Development of the HCDN Data Set: Records for the HCDN were obtained through a comprehensive search of the extensive surface- water data holdings of the U.S. Geological Survey (USGS), which are contained in the USGS National Water Storage and Retrieval System (WATSTORE). All streamflow discharge records in WATSTORE through September 30, 1988, were examined for inclusion in the HCDN in accordance with strictly defined criteria of measurement accuracy and natural conditions. No reconstructed records of "natural flow" were permitted, nor was any record extended or had missing values "filled in" using computational algorithms. If the streamflow at a station was judged to be free of controls for only a part of the entire period of record that is available for the station, then only that part was included in the HCDN, but only if it was of sufficient length (generally 20 years) to warrant inclusion. In addition to the daily mean discharge values, complete station identification information and basin characteristics were retrieved from WATSTORE for inclusion in the HCDN. Statistical characteristics, including the monthly mean discharge, as well as the annual mean, minimum and maximum discharge values, were derived for the records in the HCDN data set. For a full description of the development and content of the Hydro-Climatic Data Network, please take a look at the HCDN Report.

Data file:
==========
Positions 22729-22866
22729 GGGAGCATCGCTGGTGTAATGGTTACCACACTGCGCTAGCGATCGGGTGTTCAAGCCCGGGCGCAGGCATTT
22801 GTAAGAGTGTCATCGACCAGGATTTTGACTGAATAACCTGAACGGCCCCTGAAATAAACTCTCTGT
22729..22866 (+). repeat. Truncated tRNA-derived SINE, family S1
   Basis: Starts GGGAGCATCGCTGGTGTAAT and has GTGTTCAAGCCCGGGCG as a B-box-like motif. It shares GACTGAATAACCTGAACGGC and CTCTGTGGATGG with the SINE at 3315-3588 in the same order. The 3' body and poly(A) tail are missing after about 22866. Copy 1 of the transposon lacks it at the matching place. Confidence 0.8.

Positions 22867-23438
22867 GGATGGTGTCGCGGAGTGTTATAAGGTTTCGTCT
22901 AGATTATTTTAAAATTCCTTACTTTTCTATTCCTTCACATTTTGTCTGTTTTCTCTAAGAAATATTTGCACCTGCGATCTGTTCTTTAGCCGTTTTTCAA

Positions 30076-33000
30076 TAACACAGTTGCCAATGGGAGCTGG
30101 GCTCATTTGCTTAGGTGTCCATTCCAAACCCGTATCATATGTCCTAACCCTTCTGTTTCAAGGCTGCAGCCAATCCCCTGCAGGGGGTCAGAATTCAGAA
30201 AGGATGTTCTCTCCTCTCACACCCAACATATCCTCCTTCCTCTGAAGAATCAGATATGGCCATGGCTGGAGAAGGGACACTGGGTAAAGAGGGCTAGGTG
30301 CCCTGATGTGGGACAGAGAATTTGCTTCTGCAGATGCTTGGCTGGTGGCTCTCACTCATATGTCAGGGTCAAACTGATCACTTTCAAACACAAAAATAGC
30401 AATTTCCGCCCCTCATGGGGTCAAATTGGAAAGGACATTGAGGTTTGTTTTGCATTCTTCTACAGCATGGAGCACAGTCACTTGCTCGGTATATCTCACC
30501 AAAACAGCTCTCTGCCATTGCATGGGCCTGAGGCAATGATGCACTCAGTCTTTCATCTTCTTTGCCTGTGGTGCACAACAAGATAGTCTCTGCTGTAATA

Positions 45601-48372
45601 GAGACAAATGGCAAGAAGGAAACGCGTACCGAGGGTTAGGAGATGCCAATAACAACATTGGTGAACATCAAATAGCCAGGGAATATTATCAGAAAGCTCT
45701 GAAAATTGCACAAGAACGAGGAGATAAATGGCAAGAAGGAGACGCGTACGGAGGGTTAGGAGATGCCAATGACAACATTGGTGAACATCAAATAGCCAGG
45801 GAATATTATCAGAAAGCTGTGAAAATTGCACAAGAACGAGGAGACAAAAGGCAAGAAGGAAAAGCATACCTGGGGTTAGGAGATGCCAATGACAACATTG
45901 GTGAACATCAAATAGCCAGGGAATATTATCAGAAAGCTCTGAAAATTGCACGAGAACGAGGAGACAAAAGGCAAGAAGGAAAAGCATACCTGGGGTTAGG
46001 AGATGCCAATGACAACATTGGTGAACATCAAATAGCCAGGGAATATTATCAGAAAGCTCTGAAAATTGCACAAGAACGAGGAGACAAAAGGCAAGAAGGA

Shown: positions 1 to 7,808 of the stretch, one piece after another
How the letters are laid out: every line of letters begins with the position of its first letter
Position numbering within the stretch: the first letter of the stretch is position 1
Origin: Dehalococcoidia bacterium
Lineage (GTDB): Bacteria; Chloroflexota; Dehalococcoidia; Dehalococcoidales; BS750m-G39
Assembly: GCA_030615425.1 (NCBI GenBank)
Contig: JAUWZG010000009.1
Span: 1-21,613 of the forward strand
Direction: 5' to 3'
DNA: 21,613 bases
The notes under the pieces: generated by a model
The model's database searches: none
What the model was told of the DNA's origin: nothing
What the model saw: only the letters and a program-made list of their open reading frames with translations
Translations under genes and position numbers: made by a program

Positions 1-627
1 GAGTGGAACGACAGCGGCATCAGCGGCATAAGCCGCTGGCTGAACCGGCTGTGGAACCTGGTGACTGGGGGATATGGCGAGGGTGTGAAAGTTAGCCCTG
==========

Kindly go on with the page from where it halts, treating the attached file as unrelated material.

- Climate Change, Water, and Risk
- Thirsty for Answers: Preparing for the Water-related Impacts of Climate Change in American Cities
- US Global Climate Change Research Program: Water Resources
- Karl TR, Melillo JM, Peterson TC, editors. Global climate change impacts in the United States. New York: Cambridge University Press; 2009.
- EPA "Climate Change Indicators in the United States (2010)", EPA 430-R-1—007. www.epa.gov/climatechange/indicators.html
- US Geological Survey (USGS). WaterWatch: Drought conditions website. http://waterwatch.usgs.gov/new/index.php?id=ww_drought